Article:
- 1 France/US Pension Income
- 2 United States-Republic of France Income Tax Basics
- 3 Saving Clause in France US Tax Treaty
- 4 Saving Clause Limitations in the France/US Tax Treaty
- 5 Pension Article 18 of France/US Tax Treaty
- 6 Article 19 Public Remuneration
- 7 Reporting Forms for France Pension
- 8 Received a Gift or Inheritance From France?
- 9 Which Banks in France Report U.S. Account Holders?
- 10 Totalization Agreement & the United States/France
- 11 United States-Republic of France Tax Treaty is Complex
- 12 Golding & Golding: About Our International Tax Law Firm
France/US Pension Income
France/US Pension Income & Social Security Tax Treaty Rules: The United States and France first entered into a bilateral income tax treaty nearly 55-years ago (1967) — and it has been updated and revised multiple times since then — with the most recent version of the US/France Tax Treaty being 2009. The purpose of the US/France Tax Treaty is to help Taxpayers determine what their tax liability is for certain sources of taxable income involving parties to the treaty. While the treaty is not the final word on how items of income will be taxed — it does help Taxpayers better understand how either the US Government and/or France will tax certain sources of income; what the IRS reporting requirements are — and whether or not the saving clause will further impact the outcome. Let’s review the basics of the US France Tax Treaty – and which income is taxable:
United States-Republic of France Income Tax Basics
In general, the default position is that a Taxpayer who is a US Person such as a US Citizen, Lawful Permanent Resident, or Foreign National who meets Substantial Presence Test is taxed on their worldwide income. This would also include income that is being generated in France, and may be tax-free or exempt under the tax rules of France — unless an exception, exclusion or limitation applies.
Saving Clause in France US Tax Treaty
As we work through the treaty, one important thing to keep in mind is the saving clause. The saving clause (essentially) provides that, despite any information provided in the treaty — both countries reserve the right to tax certain citizens and residents as they would otherwise tax them under the general tax principles of their respective countries.
What does the Saving Clause Say?
“Notwithstanding any provision of the Convention except the provisions of paragraph 3, the United States may tax its residents, as determined under Article 4 (Resident), and its citizens as if the Convention had not come into effect.
For this purpose, the term “citizen” shall include a former citizen or long-term resident whose loss of such status had as one of its principal purposes the avoidance of tax (as defined under the laws of the United States), but only for a period of ten years following such loss.” (updated in 2004 protocol)
Saving Clause Limitations in the France/US Tax Treaty
Despite any limitation created by the saving clause, certain portions of the tax treaty are immune from the saving clause — which means the tax treaty will stand despite the Savings Clause.
The provisions of paragraph (4) shall not affect:
- The provisions of paragraph 2 shall not affect:
(a) the benefits conferred under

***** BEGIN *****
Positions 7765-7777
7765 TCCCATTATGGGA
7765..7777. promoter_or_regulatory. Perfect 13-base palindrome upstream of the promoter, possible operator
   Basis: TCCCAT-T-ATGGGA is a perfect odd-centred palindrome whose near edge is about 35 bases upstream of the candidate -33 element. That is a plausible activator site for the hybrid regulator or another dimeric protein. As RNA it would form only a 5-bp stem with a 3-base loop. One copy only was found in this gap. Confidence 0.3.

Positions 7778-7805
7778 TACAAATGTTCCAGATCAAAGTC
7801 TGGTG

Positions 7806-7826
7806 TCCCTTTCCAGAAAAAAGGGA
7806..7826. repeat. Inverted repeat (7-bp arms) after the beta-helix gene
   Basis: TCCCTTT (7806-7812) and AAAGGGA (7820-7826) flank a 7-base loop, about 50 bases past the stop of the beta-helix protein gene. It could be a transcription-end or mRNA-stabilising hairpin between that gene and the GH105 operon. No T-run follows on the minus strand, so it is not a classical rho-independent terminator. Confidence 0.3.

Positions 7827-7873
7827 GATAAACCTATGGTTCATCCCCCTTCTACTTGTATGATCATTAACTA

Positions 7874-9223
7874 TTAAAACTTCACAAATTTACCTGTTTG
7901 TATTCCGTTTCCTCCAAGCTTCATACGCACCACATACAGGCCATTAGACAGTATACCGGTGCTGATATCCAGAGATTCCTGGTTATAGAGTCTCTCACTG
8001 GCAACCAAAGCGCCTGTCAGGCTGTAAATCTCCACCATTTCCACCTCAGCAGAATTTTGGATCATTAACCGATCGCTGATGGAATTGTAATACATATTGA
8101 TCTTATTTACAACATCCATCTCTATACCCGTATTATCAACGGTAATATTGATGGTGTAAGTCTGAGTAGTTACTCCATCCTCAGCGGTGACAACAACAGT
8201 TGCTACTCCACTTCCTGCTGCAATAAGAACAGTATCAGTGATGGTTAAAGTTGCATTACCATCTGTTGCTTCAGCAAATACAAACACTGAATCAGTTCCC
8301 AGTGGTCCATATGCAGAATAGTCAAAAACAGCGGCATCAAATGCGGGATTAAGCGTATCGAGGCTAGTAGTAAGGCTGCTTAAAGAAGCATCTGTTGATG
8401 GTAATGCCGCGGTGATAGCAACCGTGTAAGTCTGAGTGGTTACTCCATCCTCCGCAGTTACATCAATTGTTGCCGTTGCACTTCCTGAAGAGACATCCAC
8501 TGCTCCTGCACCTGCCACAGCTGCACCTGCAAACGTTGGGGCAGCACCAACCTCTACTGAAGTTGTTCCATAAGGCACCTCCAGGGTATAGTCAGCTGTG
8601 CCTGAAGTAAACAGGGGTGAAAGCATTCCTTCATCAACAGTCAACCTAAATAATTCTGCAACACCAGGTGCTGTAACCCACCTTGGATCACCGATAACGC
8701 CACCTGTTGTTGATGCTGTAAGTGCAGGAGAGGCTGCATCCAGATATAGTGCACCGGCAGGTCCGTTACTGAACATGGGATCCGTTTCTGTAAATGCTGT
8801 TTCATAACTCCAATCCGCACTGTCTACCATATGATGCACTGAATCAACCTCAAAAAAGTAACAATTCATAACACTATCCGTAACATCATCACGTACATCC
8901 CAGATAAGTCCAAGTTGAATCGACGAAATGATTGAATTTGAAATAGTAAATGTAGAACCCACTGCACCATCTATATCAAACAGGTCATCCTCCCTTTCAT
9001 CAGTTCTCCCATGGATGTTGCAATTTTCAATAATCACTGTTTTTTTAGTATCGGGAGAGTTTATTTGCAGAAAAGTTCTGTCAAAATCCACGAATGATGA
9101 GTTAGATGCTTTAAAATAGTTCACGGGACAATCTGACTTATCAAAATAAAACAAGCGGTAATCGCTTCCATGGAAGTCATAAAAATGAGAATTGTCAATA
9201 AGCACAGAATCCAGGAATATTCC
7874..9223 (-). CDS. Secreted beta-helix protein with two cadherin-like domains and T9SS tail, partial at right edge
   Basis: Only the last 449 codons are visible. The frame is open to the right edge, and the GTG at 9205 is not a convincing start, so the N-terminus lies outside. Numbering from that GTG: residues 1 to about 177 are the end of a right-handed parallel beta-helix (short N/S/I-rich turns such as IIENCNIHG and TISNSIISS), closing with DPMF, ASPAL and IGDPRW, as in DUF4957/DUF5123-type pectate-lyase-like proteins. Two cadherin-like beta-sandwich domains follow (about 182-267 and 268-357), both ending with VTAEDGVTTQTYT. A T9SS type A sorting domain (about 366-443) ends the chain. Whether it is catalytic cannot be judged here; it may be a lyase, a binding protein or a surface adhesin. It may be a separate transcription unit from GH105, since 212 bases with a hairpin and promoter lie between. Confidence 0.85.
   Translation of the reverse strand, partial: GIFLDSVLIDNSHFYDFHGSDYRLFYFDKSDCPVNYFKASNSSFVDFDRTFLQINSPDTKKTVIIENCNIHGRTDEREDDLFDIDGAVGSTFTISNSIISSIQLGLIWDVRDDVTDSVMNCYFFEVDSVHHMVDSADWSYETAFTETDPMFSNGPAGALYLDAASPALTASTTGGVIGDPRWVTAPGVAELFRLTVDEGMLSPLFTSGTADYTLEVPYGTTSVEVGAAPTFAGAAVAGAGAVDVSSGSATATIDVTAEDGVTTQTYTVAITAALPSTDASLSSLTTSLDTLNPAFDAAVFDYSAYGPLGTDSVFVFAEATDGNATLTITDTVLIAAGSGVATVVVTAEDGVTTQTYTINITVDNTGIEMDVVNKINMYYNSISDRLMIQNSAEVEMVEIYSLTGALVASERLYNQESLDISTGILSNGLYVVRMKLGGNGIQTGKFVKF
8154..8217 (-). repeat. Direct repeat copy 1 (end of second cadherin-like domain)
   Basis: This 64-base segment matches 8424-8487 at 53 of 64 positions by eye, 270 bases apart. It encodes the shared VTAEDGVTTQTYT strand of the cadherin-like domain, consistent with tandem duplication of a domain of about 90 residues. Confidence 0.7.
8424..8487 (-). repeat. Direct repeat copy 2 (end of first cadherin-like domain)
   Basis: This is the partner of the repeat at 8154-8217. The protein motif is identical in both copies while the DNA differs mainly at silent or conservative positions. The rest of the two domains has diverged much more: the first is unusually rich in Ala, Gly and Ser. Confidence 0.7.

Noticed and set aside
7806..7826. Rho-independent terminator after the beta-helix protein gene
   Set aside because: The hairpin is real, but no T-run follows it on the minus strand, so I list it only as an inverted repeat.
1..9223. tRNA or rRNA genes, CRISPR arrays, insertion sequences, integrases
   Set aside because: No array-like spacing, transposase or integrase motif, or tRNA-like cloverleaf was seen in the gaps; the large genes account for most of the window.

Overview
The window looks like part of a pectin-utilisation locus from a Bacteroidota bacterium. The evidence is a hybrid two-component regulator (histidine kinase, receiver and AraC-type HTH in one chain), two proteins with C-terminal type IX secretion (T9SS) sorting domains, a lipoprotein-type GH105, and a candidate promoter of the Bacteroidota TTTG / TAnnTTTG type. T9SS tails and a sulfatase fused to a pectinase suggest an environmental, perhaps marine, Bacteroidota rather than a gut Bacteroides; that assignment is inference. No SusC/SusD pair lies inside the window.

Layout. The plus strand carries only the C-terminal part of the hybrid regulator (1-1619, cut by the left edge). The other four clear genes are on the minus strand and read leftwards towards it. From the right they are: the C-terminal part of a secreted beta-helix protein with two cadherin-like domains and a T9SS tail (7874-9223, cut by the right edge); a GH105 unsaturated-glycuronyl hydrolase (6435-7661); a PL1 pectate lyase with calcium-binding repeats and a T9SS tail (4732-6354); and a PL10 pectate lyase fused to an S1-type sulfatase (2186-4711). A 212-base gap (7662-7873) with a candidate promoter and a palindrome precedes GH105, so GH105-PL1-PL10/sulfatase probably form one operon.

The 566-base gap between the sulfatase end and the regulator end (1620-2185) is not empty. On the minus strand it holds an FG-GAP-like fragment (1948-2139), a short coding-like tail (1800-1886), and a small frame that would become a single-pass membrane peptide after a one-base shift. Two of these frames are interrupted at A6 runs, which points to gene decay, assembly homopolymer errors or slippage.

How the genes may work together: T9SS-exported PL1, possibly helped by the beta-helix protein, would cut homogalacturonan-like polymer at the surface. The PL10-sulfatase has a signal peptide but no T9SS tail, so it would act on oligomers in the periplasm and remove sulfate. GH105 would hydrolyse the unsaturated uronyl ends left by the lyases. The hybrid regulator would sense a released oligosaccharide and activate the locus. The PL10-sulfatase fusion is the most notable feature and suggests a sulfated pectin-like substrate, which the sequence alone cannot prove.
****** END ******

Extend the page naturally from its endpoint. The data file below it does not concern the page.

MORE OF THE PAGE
Paragraph 2 of Article 9 (Associated 8 Enterprises),
Paragraph 3 (a) of Article 13 (Capital Gains
Paragraph 1 of Article 18 (Pensions),
Articles 24 (Relief From Double Taxation)
25 (Non-Discrimination), and
26 (Mutual Agreement Procedure); and
(b) the benefits conferred under
Paragraph 2 of Article 18 (Pensions),
Articles 19 (Public Remuneration)
20 (Teachers and Researchers)
21 (Students and Trainees), and
31 (Diplomatic and Consular Officers), upon individuals who are neither citizens of, nor have immigrant status in, the United States.”
Pension Article 18 of France/US Tax Treaty
One of the most important aspects of tax treaty law is how pension income is taxed. This is especially true, so that retirees can plan for their golden years.
Looking at the saving clause, there is a more broad (a) limited carve-out as follows:
Article 18 (1)
“Payments under the social security legislation or similar legislation of a Contracting State to a resident of the other Contracting State or to a citizen of the United States, and pension distributions and other similar remuneration arising in one of the Contracting States in consideration of past employment paid to a resident of the other Contracting State, whether paid periodically or in a lump sum, shall be taxable only in the first-mentioned State.
For purposes of this paragraph, pension distributions and other similar remuneration shall be deemed to arise in a Contracting State only if paid by a pension or other retirement arrangement established in that State.” (2009 Protocol)
What does this Mean?
This article refers to Pensions and Social Security —
When the payments refer to payments that are Social Security — and payments are being made to a resident of the other state or to a citizen of the United States – it is only taxable in the first state (in other words, the state that made the payments). It further clarifies that in this situation in which a US citizen resides in France, and receives Social Security or similar payments from France — France is the only country that gets to tax the income (despite US worldwide income rules).
When the payments refer to pension, it refers to pension distributions that arise in one state as a result of past employment paid to the resident of the other state — it is only taxable in the first state (in other words, the state that made the payments). But, it is limited to Social Security and pension distributions that were established in that state. In other words, the taxpayer cannot use some crafty “Malta treaty planning” or the light to include a third-party triangular scenario to avoid tax.
Paragraph 2 of Article 18 (Pensions)
This is limited in scope for temporary residents who do not have immigrant status and who are not US Citizens.
Article 19 Public Remuneration
(a) Remuneration, other than a pension, paid by a Contracting State, a political subdivision (in the case of the United States) or local authority thereof; or an agency or instrumentality of that State, subdivision, or authority to an individual in respect of services rendered to that State, subdivision, authority, agency, or instrumentality shall be taxable only in that State.
(b) However, such remuneration shall be taxable only in the other Contracting State if the services are rendered in that State and the individual is a resident of and a national of that State and not at the same time a national of the first-mentioned State.